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Cash strapped N.C. looks to milk money out of citizens in its battered local economy

When it comes to internet purchases, you're supposed to individually list them on your yearly tax return and then pay back sales taxes to the state.  Of course, few people do this.  Now the government of North Carolina and other states are battling Amazon.com and other e-tailers to get these records.

Amazon.com this week filed suit against the North Carolina state government -- specifically, the Department of Revenue (DOR) -- claiming that the state's demand for records of virtually every North Carolina resident who has purchased anything from Amazon since 2003 was not only unreasonable, but a violation of privacy.

Amazon writes in a filing for the case, "In re: Amazon.com LLC vs Kenneth R. Lay", Case No. 10-00664, U.S. District Court, Western District of Washington, "[T]he DOR has no business seeking to uncover the identity of Amazon's customers who purchased expressive content, which makes up the majority of the nearly 50 million products sold to North Carolina residents during the audit period."

If the case is lost, Amazon may have to turn over the records of millions of its customers in North Carolina.  Those individuals who purchased from Amazon (but did not report their purchase on their tax returns) might be audited and face civil penalties. At the very least, they would likely be expected to repay back taxes on the items they failed to report to the government.

In North Carolina, failing to pay state sales taxes is handled as a civil infraction.  Under the codes 105 236(5)c. and 105 236(5)a., citizens can face additional fines for dodging state taxes.  The penalty would likely be to pay 25 percent more tax, except on small items, which would require taxpayers to pay only an additional 10 percent fine.

The fight is the latest in the growing trend of states hungering for internet tax revenue.  Many states have passed or are debating laws that would tax digital downloads such as those offered by Amazon, Steam, Apple's iTunes store, or others.  While many in the public have complained about excessive taxation on the federal level, it is actually the states that have been pushing the most for bigger taxes of late.  The federal government has made some mild efforts to fight taxation of the internet.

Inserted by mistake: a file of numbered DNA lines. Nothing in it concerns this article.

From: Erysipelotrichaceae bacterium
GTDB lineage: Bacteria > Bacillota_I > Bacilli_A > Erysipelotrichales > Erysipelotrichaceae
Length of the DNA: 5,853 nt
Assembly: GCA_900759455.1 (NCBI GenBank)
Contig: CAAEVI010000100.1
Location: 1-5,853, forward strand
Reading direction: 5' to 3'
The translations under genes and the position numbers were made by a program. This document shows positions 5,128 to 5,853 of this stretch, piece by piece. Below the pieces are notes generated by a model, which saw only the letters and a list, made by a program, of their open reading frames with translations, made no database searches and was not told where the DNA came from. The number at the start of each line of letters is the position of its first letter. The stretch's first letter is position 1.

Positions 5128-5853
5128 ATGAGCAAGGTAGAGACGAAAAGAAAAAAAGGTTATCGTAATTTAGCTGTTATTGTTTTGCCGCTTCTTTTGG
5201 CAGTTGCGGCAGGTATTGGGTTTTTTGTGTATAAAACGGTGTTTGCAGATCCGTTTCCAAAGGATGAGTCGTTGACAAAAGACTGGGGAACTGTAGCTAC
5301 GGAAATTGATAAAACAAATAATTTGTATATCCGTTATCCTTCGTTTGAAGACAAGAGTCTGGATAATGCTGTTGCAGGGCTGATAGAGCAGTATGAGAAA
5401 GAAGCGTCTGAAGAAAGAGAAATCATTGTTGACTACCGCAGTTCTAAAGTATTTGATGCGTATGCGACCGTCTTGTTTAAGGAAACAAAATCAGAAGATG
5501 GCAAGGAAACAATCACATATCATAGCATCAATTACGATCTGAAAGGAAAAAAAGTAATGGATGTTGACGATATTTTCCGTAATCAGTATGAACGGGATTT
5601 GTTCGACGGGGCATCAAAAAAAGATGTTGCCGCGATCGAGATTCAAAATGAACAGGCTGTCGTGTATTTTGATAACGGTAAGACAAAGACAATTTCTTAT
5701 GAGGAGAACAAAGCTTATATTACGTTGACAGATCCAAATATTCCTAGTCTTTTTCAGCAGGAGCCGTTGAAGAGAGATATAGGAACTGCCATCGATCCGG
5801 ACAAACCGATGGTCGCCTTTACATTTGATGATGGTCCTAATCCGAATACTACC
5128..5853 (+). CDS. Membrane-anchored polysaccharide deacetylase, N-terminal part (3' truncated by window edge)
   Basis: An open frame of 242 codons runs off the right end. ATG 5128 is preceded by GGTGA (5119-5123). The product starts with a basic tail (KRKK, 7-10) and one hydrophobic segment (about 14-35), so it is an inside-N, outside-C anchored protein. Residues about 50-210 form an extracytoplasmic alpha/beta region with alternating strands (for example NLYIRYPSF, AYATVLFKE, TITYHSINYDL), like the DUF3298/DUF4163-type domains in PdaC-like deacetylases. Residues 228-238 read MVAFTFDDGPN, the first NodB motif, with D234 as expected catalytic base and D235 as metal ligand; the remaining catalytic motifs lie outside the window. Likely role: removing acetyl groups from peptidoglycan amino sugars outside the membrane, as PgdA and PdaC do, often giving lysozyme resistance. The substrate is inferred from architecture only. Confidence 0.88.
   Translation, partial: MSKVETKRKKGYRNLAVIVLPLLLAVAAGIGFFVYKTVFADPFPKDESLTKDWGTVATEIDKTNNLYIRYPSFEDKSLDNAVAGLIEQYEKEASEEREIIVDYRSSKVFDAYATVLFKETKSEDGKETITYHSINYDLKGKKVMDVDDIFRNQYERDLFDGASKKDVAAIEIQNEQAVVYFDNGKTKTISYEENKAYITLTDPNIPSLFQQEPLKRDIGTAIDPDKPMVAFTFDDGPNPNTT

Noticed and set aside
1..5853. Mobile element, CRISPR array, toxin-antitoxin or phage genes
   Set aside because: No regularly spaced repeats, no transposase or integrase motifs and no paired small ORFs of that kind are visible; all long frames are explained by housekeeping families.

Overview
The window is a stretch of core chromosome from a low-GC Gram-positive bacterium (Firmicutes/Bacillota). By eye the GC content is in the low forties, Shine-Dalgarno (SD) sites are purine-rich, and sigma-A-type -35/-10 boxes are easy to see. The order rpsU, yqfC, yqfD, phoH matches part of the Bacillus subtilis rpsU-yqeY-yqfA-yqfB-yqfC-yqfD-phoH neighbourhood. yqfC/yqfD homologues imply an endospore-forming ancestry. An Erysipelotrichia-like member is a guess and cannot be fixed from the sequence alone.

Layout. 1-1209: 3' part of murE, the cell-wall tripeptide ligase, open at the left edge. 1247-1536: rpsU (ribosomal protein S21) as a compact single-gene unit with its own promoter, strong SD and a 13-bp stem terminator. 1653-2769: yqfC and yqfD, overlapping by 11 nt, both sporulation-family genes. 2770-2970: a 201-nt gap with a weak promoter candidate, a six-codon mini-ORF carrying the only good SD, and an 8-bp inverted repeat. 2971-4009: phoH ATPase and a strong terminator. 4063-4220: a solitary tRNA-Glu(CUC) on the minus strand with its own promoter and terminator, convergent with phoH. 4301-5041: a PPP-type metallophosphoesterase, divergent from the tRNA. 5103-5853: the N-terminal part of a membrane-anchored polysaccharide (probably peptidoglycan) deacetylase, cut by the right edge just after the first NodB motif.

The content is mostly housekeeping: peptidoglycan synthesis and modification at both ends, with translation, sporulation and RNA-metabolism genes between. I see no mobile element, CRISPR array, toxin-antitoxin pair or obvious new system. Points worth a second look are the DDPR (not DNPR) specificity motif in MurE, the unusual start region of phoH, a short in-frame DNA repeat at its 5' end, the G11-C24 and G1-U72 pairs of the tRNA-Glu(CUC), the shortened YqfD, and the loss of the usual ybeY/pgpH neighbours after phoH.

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RE: Just A Matter Of Time
By Reclaimer77 on 4/20/2010 7:24:43 PM , Rating: -1
First off asshole, I don't live in North Carolina so I'm not justifying anything. I haven't broken this "law" as far as I know, because my state isn't ran by incompetent bloodthirsty socialists.

Secondly, your entire post was one big cop-out. It's easy to be a gutless pussy and say "well a law is a law so you lose". And you dare took offense to me calling you a government shill ? HA !

Third, this law is unconstitutional, if you bothered to read the posts here. Another poster already pointed this out. States can't make laws that break federal laws.

So shut the hell up Moto. You disgust me right now. It's bad enough having a government hell bent on coming after everyone, but to hear this ignorant placating coming from a citizen is just sad.


RE: Just A Matter Of Time
By Motoman on 4/20/2010 7:31:38 PM , Rating: 2
You are so entertaining.

If the case that was noted proved that use tax laws were unconstitutional, the federal government would have forced every state in the union to get rid of them. Guess what? Those laws are on the books - including ND where that case was from.

And exactly where do you get the idea that you have the privilege of ignoring laws you don't like - whether they seem obviously stupid or not? Exactly where did you receive such education? I'd certainly like to know.

It is eminently clear that if anyone is ignorant, it is you. In fact, it's much worse than that - when presented with obviously true information, you just declare it to be false anyway and continue on your merry way. You're not just ignorant - you're stupid. Willfully so.

Ultimately, you're just a slightly more grammatically-correct Pirks or reader1. More eloquent, but just as retarded.


RE: Just A Matter Of Time
By Reclaimer77 on 4/20/2010 7:37:45 PM , Rating: 1
quote:
If the case that was noted proved that use tax laws were unconstitutional, the federal government would have forced every state in the union to get rid of them.


Umm no, no they wouldn't. It doesn't work that way in the real world.

quote:
And exactly where do you get the idea that you have the privilege of ignoring laws you don't like - whether they seem obviously stupid or not? Exactly where did you receive such education? I'd certainly like to know.


It's called critical thinking. Something you clearly don't possess, robot.


RE: Just A Matter Of Time
By Motoman on 4/20/2010 7:40:00 PM , Rating: 2
Seriously. You think that critical thinking skills will lead you to the conclusion that you don't have to abide by laws you don't agree with?

Really?

And yes, the federal government most certainly has the capability to force states to eliminate unconstitutional laws. You know, in the real world. Which I'm guessing you've never visited.


RE: Just A Matter Of Time
By Motoman on 4/20/2010 8:02:19 PM , Rating: 2
Just in case you miss out on where I posted this link elsewhere, with a few seconds on Google I found a Supreme Court case from 1996 upholding use taxes.

http://scholar.google.com/scholar_case?case=750341...

Ohs noes. Sorry to burst your little bubble.


"So if you want to save the planet, feel free to drive your Hummer. Just avoid the drive thru line at McDonalds." -- Michael Asher














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